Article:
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Well here's yet another album from Grave, another one of those bands that has a massive fanbase for seemingly no other reason than the fact that they were a death metal band from Sweden that released albums in the early 90s. I guess I can sort of understand the appeal, but even the album people consider to be their crowning achievement most of the time (Into the Grave) was one I've never been honestly able to praise really highly; don't get me wrong, I like Swedeath, any self-respecting metalhead probably should, but the other two big bands from that scene had something to offer that was all their own. Dismember had their strong sense of melody complimented with their razor-sharp tone that you can't really find anywhere else these days and Entombed was essentially rock music in death metal drag- done very well mind you. Grave seemed to almost be closer to the Floridian death metal scene in the sense that they opted instead to focus on blunt, bludgeoning brutality- not necessarily a bad path to take in principle, but not necessarily an original path, either. Although originality isn't everything, Grave kind of gets lost in the sea of death metal that was sprouting up at the time because of how common the style of death metal they play was at the time.
15-odd years later, Grave are still kicking with the death metal formula they've had since the late 80s, despite a few dangerous flirtations with groovier material in the mid 90s. At this point, one knows exactly what they're going to get from a Grave album- which is somewhat admirable in a way, consistency is something I really wish I could see more of in a metal genre plagued by bad flashy stylistic experimentation. However, since Grave really never carved their own individual niche to begin with and instead settled into familiar territory, a decade and a half later As Rapture Comes sounds ridiculously predictable and irrelevant.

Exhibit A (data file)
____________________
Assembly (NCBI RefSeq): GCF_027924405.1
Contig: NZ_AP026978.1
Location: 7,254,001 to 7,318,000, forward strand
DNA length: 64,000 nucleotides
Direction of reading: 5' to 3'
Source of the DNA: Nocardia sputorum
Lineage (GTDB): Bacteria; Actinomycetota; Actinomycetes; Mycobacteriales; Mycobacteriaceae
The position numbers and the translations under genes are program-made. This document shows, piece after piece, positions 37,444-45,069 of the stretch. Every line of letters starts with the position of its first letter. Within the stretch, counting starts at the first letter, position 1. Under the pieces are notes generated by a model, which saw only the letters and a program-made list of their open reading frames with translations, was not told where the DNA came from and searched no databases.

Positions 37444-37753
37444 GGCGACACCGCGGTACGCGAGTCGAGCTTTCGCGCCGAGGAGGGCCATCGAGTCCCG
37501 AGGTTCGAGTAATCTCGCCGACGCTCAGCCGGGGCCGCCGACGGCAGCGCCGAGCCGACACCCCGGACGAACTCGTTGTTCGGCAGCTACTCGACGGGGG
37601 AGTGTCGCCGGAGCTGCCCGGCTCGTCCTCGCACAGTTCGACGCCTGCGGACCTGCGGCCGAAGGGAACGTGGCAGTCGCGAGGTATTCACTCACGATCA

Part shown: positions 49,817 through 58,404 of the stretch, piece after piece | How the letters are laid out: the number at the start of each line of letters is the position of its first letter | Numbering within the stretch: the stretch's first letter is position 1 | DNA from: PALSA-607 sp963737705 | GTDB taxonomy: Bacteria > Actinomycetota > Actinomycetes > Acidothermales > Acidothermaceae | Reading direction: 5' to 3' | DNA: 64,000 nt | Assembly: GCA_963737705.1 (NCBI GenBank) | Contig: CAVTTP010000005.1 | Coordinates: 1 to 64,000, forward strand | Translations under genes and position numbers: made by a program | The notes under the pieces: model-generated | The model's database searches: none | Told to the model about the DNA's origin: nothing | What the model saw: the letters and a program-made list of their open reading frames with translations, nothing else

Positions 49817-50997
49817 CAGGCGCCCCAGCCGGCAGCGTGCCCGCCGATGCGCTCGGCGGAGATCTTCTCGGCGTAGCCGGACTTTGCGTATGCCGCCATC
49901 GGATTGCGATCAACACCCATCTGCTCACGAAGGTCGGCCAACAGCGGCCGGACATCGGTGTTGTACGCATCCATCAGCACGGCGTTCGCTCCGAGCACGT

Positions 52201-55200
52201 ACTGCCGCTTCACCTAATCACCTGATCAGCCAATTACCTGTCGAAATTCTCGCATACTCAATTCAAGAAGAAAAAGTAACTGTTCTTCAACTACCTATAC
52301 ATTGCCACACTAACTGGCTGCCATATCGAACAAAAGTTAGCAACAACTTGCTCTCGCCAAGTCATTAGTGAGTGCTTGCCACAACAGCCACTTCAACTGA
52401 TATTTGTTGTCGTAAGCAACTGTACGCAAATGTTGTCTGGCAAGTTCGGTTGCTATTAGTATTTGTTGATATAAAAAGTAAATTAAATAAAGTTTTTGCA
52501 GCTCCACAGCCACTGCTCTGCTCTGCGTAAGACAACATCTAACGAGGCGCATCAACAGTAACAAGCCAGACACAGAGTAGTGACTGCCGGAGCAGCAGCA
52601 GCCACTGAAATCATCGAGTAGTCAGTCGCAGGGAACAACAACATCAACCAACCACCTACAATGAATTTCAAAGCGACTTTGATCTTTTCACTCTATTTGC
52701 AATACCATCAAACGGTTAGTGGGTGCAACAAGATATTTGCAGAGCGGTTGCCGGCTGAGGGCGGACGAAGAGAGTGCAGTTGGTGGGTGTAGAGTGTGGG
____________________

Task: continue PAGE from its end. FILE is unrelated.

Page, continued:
A band that's been touring, writing and recording for the better part of 15 years certainly isn't going to sound crude or clunky, and Grave are certainly no exception. As Rapture Comes is an album executed with thorough class and professionalism; these guys are confident in their abilities and never sound unsure of what they're doing. They can go from midpaced grooving to faster bludgeoning to slower, more crushing sections without any of it sounding out of place. As Rapture Comes is a very efficient album in that sense; there's no unnecesary bullshit that draws the songs out for extended periods of time, riffs are never dwelt upon for too long and the album's actually fairly good at holding your attention- or at the very least, if you're familiar with the style, you're never going to feel actively irritated by anything going on here because everything about this has been tried and tested and crafted time and time again.